- Where We Work
- Interactive Project Map
- Afghanistan and Pakistan
- Power Africa
- President in Africa
- Burkina Faso
- Central Africa Regional
- Central African Republic
- Côte d'Ivoire
- Democratic Republic of the Congo
- East Africa Regional
- Republic of the Congo
- Sahel Regional
- Sierra Leone
- South Africa
- South Sudan
- Southern Africa Regional
- West Africa Regional
- Europe and Eurasia
- Latin America and the Caribbean
- Middle East
- Mission Directory
With over 600 million people in sub-Saharan Africa lacking access to electricity, the challenge is enormous. Without electrical power, important benefits of modern life are beyond reach: industry cannot grow, students cannot study at nighttime in the dark, medicine and food cannot be refrigerated, and doctors cannot use the equipment often needed to save lives. According to the International Energy Agency, sub-Saharan Africa needs more than $300 billion in investments to achieve universal electricity access by 2030 – far beyond the capacity of any traditional development program.
At the same time, the region has vast reserves of natural resources, including natural gas, geothermal, hydro, wind and solar. And it has some of the fastest growing economies in the world. Sub-Saharan Africa’s plentiful energy resources include natural gas discoveries off the coasts of Tanzania and Mozambique and large production levels in Nigeria. The region has four percent of the world’s verified reserves of natural gas, and 10 percent of the world’s unexploited potential for hydro power. Geothermal resources in the Rift Valley of Ethiopia and Kenya have the potential to provide up to 15,000 MW of power. Tapping into these plentiful, sustainable resources will advance efforts to mitigate climate change impacts; promote economic development; and improve education and healthcare.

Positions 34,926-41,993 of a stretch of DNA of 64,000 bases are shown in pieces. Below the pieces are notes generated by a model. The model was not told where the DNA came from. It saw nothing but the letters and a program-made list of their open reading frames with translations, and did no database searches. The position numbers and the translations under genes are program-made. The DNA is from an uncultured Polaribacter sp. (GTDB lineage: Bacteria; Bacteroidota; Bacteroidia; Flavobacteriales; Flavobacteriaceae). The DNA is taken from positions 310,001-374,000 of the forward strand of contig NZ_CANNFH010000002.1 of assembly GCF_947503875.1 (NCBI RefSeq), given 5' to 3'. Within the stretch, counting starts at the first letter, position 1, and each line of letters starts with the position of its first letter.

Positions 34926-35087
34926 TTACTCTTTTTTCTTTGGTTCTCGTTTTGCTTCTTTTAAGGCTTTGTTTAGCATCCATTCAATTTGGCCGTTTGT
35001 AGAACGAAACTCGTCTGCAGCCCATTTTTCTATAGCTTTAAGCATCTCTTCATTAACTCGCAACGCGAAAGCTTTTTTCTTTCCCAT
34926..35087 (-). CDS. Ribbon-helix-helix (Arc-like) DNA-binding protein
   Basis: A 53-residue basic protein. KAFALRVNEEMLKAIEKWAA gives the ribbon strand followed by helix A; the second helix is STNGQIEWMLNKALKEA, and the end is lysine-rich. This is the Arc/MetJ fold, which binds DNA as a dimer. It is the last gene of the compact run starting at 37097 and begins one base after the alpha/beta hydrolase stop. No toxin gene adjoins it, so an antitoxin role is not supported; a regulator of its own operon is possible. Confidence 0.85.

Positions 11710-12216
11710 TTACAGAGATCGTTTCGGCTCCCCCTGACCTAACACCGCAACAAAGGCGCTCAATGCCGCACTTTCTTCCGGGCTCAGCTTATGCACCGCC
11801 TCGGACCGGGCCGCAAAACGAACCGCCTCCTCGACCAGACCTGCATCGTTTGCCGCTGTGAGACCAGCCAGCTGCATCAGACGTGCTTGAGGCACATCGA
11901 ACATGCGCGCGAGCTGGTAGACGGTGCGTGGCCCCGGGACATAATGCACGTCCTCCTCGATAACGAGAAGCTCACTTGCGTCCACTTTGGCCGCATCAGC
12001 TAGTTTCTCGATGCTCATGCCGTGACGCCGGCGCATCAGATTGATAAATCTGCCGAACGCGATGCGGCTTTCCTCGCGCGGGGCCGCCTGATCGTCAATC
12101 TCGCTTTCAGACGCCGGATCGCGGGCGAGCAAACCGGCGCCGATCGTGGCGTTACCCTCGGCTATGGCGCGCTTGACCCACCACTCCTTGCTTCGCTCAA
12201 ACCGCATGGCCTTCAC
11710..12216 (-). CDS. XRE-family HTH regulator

President Obama's Video Message to the AGOA Forum
Power Africa will use a broad-based, value-added approach that seeks to leverage U.S. strengths in energy technologies, private sector transactions, and policy and regulatory reform to address gaps in Africa’s energy sector.
A transaction-centered approach will provide host governments, the private sector, and donors with incentives to galvanize collaboration, provide near-term results, and drive systemic reforms that will facilitate future investment.
The U.S. government will work to help its partners in Africa:
- Add more than 10,000 MWs of cleaner and more efficient electric generation capacity;
- Enable new electricity access for up to 20 million households and increase the reliability of the electricity supply to commerce and industry through combined grid, off-grid, and mini-grid solutions;
- Increase the number of countries participating in the regional cross-border energy trade to at least ten; and,
- Enhance the energy resource management capabilities of selected countries; allowing them to meet their critical energy needs and achieve greater energy security.
For the first time, a Presidential Initiative will be led from the field, with the Power Africa and Trade Africa offices located at the U.S. Embassy in Nairobi, Kenya. Andrew M. Herscowitz leads the effort as the Interagency Coordinator for the Power Africa and Trade Africa initiatives. To contact country-specific transaction advisors click here. For general Power Africa questions, click here.
Last updated: December 04, 2013